A few days after election day, we were hesitant to officially call for Biden’s election victory due to numerous fraud allegations and lawsuits for the time between election day and inauguration day. But, all of that is behind the country and by the time you read this, Joseph Robinette Biden Jr. should be sworn in as the 46th president of the United States.
The first 100 days of a presidency tend to be active for a president: rather than reacting to events as they happen (such as a pandemic), the president sets up policies to guide the country moving forward for the rest of the term. Here are some more predictions for what may come from the change in power.
It does not take a degree in political science to understand that the nation has become extremely partisan. When Trump became president, one of his first acts was to remove almost every Obama-appointed official with his own. Considering things have only become more heated, the idea of Biden doing a full rehiring of every department would not be a surprise.
Recently, Elaine Chao has resigned as the Secretary of the Department of Transportation, about ten days before Biden became the president. She will be replaced by Pete Buttigieg. While Pete Buttigieg has significantly less experience in the transportation sector than Chao, he does not, to the best of our knowledge, own a business that could benefit from his policies, meaning less chance of a conflict of interest.
Infrastructure Funding (But Not Really)
Investing in roadways and other means of movement are bipartisan, and it is easy to see why. Everyone, either directly through driving or indirectly by having things driven to them, uses roadways, railroads, and bridges to function in society.
Biden’s campaign website says he wants to “create millions of good, union jobs”, of which road repair would easily fit the bill. But chances are infrastructure investment will be shelved yet again. Trump, Obama, and Bush all ran under a promise of rebuilding the nation’s infrastructure, but none of them had been able to get much done due to political bickering. With the current political divide in the country, Biden has next to no chance of getting this done.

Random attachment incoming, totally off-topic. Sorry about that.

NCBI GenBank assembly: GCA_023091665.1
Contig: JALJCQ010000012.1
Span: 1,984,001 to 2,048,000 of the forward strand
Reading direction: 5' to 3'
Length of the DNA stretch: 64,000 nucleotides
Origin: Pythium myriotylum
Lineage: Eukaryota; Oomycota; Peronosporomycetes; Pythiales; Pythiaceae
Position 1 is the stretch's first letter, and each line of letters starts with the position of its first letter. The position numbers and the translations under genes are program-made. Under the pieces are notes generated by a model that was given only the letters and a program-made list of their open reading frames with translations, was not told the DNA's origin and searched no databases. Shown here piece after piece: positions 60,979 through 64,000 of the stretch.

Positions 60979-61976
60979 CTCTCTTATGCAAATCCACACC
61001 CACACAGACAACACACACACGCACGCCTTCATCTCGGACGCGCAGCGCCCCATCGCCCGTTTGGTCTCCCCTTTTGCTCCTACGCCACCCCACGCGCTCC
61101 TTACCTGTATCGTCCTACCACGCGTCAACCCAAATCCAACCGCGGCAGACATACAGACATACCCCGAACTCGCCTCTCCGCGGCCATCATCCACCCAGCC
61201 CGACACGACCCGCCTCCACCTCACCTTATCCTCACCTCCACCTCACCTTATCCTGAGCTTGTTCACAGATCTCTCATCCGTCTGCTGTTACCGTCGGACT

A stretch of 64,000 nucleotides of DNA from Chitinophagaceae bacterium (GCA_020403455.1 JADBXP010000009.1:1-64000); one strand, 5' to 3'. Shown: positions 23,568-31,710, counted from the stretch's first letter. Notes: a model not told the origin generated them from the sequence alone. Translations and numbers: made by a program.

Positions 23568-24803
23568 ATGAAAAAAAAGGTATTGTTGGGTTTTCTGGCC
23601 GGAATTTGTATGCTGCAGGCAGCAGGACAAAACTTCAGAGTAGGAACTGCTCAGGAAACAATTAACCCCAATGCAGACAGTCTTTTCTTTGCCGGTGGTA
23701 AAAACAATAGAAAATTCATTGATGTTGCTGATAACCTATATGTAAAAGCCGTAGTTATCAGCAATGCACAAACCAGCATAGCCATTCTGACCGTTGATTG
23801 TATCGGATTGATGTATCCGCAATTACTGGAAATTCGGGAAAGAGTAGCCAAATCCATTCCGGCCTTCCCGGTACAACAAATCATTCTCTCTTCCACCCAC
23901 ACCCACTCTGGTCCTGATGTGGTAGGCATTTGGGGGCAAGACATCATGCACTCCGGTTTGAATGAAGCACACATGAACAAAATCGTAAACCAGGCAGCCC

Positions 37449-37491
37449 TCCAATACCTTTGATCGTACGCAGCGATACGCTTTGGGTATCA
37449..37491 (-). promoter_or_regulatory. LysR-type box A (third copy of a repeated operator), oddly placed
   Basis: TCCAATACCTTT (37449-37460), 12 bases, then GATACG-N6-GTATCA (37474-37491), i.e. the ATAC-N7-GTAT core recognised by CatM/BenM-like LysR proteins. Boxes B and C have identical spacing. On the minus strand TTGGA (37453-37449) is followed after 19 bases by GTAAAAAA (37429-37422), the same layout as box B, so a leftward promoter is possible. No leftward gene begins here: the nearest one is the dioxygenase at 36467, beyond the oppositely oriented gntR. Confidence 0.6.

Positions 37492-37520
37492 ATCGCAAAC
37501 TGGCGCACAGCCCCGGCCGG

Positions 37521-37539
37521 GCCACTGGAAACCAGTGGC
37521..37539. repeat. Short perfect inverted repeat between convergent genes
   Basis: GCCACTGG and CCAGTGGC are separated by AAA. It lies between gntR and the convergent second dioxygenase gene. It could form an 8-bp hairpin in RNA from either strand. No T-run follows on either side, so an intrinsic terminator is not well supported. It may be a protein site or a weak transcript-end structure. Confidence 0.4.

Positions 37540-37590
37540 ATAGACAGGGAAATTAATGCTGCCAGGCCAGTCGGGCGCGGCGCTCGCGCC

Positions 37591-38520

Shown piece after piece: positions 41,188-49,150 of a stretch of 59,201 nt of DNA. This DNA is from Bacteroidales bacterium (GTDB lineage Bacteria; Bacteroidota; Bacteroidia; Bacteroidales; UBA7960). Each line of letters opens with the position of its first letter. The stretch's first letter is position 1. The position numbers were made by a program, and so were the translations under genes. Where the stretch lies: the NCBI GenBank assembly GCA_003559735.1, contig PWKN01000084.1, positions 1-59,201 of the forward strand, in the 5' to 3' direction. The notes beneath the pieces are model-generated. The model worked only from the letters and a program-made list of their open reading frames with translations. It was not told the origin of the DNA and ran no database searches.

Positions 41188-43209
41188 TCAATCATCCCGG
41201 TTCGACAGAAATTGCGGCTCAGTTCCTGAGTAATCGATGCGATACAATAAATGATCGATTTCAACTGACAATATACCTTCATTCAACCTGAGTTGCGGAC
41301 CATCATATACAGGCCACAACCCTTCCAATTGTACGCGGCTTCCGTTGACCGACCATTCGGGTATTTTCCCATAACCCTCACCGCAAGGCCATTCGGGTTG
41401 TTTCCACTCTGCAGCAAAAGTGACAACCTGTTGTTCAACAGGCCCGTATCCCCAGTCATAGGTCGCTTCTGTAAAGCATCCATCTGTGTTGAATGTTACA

We would love to be proven wrong on this front, though, and we have been wrong with our predictions before, so maybe our bad luck will be a boon to the transportation industry.
Operation Warp Speed Becomes Hyper Speed
In regards to everyone’s favorite global pandemic, Biden is taking a different direction than Trump: rather than holding back vaccines for a second inoculation, he plans to have all government-held vaccines distributed as soon and as widely as possible.
This sounds like a good idea on paper, but the move has been blasted by the Food and Drug Administration. A single injection has approximately 50% effectiveness, while receiving another two weeks later boosts protection to 95%. The Trump administration intentionally held back vaccines for round 2, but if the Biden administration focuses on quantity over quality, approximately half of Americans are still liable to contract and spread the virus. These people would also have a harder time getting a second dosage to increase resistance to 95% if the government emphasizes injecting the vaccine fresh arms.
On the plus side, Pfizer vaccines require an extremely low temperature to stay effective, so using them as soon as possible mitigates the chances of some vaccines becoming useless.
It is a cliché phrase at this point, but truly only time will tell what happens under Biden-Harris. We understand that most truckers voted for Trump, but while truckers may not agree with the incoming administration on policies, it is best to hope that the president has a good run, as for him to fail in his duties will negatively impact us all.